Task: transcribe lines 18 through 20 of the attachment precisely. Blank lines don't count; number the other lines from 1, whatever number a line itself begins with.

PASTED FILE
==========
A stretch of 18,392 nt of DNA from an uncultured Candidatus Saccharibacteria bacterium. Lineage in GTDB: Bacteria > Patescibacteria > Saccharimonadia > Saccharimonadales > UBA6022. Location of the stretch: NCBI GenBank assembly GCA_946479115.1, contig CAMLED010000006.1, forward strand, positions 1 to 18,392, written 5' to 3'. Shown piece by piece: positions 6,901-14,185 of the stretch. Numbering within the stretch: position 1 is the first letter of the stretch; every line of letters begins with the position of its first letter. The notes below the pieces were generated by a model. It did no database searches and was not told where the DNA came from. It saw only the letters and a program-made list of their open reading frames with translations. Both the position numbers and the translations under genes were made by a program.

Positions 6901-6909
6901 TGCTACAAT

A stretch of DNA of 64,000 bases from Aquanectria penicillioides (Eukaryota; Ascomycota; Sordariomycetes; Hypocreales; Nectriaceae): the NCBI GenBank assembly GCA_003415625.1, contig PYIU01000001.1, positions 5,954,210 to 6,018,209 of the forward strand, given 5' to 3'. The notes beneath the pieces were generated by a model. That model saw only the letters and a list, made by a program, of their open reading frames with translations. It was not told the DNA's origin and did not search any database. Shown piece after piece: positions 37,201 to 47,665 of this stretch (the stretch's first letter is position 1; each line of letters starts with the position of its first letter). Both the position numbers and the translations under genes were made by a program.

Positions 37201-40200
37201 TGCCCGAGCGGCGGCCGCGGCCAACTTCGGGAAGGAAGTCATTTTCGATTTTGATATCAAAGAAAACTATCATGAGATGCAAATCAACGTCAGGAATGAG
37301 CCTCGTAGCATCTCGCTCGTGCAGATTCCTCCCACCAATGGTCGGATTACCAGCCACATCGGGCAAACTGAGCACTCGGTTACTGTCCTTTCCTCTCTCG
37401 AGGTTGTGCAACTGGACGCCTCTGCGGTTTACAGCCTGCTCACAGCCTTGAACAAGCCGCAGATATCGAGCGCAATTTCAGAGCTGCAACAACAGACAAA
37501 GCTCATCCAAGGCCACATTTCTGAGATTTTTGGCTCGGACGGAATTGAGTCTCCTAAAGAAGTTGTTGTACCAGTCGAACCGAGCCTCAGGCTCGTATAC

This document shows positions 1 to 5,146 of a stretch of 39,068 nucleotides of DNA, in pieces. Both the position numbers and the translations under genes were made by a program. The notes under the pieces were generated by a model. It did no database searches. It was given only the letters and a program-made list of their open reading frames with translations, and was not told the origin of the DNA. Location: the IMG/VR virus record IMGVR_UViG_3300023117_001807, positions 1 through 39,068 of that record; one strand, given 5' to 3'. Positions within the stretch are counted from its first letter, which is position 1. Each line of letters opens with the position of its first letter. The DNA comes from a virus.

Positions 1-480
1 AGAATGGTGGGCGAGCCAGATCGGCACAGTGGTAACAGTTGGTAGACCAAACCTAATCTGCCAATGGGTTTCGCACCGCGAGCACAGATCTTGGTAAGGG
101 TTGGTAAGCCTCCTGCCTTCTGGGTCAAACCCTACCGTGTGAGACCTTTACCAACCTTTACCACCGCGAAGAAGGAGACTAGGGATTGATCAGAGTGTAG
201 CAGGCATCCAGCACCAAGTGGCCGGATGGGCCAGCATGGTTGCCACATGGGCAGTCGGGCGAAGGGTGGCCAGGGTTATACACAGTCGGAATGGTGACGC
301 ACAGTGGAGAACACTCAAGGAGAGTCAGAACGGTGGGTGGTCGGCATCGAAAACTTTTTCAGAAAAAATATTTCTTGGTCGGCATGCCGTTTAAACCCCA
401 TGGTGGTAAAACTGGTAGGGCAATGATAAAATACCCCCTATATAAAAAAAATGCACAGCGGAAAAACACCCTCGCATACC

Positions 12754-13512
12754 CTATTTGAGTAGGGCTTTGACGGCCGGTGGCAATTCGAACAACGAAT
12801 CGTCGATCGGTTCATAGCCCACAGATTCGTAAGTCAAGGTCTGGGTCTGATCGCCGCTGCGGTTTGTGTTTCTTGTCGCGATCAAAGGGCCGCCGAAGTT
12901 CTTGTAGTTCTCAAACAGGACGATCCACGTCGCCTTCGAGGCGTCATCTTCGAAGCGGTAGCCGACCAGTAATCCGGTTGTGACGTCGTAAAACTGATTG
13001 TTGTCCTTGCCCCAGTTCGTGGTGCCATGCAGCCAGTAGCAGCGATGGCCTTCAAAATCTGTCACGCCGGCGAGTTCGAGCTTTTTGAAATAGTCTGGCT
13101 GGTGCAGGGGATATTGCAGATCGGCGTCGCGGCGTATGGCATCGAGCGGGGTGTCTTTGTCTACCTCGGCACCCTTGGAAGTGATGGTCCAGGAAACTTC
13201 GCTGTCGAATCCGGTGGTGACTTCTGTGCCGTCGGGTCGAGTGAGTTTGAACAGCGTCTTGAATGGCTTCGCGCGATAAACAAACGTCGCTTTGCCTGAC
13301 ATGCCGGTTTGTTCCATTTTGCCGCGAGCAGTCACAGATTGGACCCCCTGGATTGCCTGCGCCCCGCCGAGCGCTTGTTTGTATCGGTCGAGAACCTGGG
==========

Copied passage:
12754 CTATTTGAGTAGGGCTTTGACGGCCGGTGGCAATTCGAACAACGAAT
12801 CGTCGATCGGTTCATAGCCCACAGATTCGTAAGTCAAGGTCTGGGTCTGATCGCCGCTGCGGTTTGTGTTTCTTGTCGCGATCAAAGGGCCGCCGAAGTT
12901 CTTGTAGTTCTCAAACAGGACGATCCACGTCGCCTTCGAGGCGTCATCTTCGAAGCGGTAGCCGACCAGTAATCCGGTTGTGACGTCGTAAAACTGATTG